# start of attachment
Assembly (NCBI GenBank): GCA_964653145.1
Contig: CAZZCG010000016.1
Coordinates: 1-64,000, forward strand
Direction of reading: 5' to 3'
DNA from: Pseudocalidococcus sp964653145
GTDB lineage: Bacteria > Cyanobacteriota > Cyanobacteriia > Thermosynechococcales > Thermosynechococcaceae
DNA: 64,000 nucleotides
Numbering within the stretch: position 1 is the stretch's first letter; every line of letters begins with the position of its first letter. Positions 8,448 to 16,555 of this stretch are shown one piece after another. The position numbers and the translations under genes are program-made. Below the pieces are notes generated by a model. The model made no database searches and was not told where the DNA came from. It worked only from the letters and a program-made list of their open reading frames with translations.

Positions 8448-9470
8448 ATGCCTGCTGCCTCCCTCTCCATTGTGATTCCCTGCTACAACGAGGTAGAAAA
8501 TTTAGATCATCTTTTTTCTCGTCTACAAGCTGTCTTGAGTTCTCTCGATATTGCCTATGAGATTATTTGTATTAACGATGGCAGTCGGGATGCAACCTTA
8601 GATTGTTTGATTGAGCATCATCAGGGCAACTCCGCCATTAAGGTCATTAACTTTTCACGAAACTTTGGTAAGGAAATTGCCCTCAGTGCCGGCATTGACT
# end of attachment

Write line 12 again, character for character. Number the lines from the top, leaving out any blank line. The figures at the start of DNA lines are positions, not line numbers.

8601 GATTGTTTGATTGAGCATCATCAGGGCAACTCCGCCATTAAGGTCATTAACTTTTCACGAAACTTTGGTAAGGAAATTGCCCTCAGTGCCGGCATTGACT